Many cameras are equipped to “exposure-bracket” automatically (AEB). The images above show a bracketed set: The top picture is the camera’s attempt to get the shot right in one shot. Then next one is the same scene that’s 1 stop darker, and the last is 1 stop brighter than the first one. In this sequence, notice the bright “highlight” areas (eg. the computer screen) and the dark “shadow” areas (eg. the man’s hand on the keyboard). Picture number 2 has the best screen, and picture #3 has the best hand. Now watch as the three shots are blended together in a photo-editing program:Blending is only one advantage of exposure-bracketing. Even if you’re not an editor, it can be a great safety net to be sure that at least one of your shots has the right exposure. A tripod is essential when shooting brackets for blending.
Author’s note: Today most of my paid shooting is for product photography. Because my subjects are never moving, I shoot from a tripod and exposure bracket almost 100% of my shots. I’m in aperture priority with the ISO set at 100 (for noise-free shots), leaving the shutter to do all the exposure adjustments. Without this procedure, I’d take down my 585photo.com website immeditately.
A stop in cameras is a doubling or cutting in half of light. Using money as an analogy, if I start with a dollar and my money increases by one stop, I now have two dollars. If I start with a dollar and it increases by two stops, I now have four dollars (not three). If I start with a dollar and it goes up by three stops, I now have eight dollars: One becomes two, two becomes four, four becomes eight. Reverse that when decreasing.
Cameras have three light-management tools: Shutter, aperture and ISO. Each is measured in different terms. Shutter is measured in seconds and fractions of a second. Aperture is measured in “f-number” or “f-stops”, which is the ratio of the focal-length to the diameter of the opening inside the lens (aperture). ISO (aka “film speed” for film) is measured in a scale commonly starting with a low of 100 through a high of 1600 to 12800 or higher.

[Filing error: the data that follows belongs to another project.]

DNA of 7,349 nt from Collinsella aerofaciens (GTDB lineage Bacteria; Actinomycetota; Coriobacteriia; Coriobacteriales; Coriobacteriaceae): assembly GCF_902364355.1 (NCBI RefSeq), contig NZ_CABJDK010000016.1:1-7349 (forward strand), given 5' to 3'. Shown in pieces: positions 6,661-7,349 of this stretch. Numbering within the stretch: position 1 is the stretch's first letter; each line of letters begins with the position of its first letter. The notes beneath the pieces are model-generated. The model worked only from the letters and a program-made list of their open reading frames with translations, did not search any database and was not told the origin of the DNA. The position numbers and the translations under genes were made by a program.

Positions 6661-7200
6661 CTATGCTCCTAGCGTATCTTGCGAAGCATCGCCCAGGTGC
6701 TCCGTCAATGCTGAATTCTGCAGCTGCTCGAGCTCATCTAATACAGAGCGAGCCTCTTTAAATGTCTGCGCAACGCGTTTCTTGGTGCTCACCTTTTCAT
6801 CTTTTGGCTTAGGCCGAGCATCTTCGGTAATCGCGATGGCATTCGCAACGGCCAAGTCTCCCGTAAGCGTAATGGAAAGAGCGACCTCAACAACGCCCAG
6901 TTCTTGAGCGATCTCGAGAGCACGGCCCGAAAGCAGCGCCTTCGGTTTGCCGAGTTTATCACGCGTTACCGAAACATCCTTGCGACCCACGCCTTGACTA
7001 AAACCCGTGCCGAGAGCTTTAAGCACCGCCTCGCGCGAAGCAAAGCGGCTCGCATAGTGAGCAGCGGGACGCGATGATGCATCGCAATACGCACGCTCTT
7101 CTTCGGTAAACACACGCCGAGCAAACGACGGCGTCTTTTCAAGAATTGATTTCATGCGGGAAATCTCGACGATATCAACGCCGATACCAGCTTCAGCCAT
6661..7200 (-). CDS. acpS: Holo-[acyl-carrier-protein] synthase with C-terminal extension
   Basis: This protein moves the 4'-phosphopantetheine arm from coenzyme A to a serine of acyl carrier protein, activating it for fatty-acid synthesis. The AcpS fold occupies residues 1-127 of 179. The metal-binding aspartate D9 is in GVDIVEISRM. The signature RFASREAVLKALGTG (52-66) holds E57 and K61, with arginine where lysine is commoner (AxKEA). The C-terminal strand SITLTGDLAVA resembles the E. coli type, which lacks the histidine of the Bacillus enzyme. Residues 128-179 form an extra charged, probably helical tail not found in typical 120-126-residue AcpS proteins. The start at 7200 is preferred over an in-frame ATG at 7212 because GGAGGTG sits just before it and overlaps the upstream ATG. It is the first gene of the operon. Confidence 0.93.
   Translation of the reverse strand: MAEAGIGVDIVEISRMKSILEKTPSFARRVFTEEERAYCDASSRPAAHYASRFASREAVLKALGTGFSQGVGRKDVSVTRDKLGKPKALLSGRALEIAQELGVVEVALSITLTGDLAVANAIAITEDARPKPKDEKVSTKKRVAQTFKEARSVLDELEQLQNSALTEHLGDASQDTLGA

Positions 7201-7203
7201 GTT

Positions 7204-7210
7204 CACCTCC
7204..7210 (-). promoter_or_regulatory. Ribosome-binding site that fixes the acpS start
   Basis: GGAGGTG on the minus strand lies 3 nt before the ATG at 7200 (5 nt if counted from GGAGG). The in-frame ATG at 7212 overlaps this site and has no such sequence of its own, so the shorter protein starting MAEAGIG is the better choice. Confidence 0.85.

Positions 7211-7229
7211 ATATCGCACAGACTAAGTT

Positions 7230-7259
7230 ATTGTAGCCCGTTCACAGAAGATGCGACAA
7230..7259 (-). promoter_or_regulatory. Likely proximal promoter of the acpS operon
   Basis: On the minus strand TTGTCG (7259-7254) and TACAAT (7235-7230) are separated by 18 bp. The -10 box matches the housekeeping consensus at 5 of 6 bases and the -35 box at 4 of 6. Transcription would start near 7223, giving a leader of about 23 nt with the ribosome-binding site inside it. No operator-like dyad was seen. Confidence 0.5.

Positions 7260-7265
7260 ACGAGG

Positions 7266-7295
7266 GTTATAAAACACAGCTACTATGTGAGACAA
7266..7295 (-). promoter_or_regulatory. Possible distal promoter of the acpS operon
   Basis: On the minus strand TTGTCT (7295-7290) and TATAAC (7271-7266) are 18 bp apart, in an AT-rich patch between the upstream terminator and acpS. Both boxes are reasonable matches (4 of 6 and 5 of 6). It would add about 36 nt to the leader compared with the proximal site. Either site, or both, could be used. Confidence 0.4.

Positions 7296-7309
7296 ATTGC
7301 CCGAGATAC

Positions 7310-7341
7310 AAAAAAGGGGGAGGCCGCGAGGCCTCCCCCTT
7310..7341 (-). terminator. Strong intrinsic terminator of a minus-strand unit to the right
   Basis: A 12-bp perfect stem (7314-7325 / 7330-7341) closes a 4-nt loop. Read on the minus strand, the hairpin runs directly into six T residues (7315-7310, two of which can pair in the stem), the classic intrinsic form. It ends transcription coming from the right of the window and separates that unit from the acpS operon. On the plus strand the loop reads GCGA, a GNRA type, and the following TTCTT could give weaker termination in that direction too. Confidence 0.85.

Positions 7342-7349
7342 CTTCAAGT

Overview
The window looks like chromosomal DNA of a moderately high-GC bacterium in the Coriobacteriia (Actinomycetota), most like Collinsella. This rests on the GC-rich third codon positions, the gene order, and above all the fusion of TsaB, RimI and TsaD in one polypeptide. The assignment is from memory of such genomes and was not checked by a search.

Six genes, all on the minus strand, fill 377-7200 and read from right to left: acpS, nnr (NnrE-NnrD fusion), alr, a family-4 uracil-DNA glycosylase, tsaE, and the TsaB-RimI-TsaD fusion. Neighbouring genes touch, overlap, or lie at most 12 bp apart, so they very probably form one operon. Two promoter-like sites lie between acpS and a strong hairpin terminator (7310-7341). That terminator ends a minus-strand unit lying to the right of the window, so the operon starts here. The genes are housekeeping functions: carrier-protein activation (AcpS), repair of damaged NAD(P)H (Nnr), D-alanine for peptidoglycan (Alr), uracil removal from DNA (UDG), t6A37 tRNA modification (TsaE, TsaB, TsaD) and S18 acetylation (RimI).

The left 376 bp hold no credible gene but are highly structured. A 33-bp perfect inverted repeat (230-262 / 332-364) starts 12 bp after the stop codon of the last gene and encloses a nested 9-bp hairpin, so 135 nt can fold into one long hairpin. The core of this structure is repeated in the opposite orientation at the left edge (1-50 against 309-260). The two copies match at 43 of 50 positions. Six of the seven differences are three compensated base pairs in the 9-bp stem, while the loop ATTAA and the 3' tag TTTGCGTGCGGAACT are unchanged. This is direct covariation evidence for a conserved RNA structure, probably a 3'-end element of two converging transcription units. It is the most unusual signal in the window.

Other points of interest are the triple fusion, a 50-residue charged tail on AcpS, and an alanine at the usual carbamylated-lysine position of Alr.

Imagine the time before airliners could fly around the world. American pilots spoke English to American control towers, but what about those first flights to French or Spanish-speaking destinations? Today of course the airline industry requires that all pilots and control tower personnel be fluent in English, because English was declared the official language of the international air traffic industry.
Now imagine the days before digital photography and preview screens that let us “dial in” our settings by trial and error. Photographers had to calculate their settings before the shot, and then wait until the prints came back from the developer to find out how they did. What was needed was a common “language” that put all three controls on equal footing. That language was “stops”.
Let’s say that a film photographer knows that his settings are right for the conditions: If he then increases his shutter speed by one stop to avoid motion blurring, the picture will be darkened by one stop. He then can either use film that ‘s one stop faster, or increase his aperture by one stop. Either one will offset his shutter adjustment, and keep his original exposure correct. Of course the same is true for a digital photographer, except that instead of switching films, that part of the process is now a control on our cameras just as shutter and aperture are. In fact, you may have noticed that when you spin the dial that adjusts each of these three settings, you feel it clicking. Each of these clicks represents an adjustment of either 1/3 or 1/2 stop either way (see your manual for more).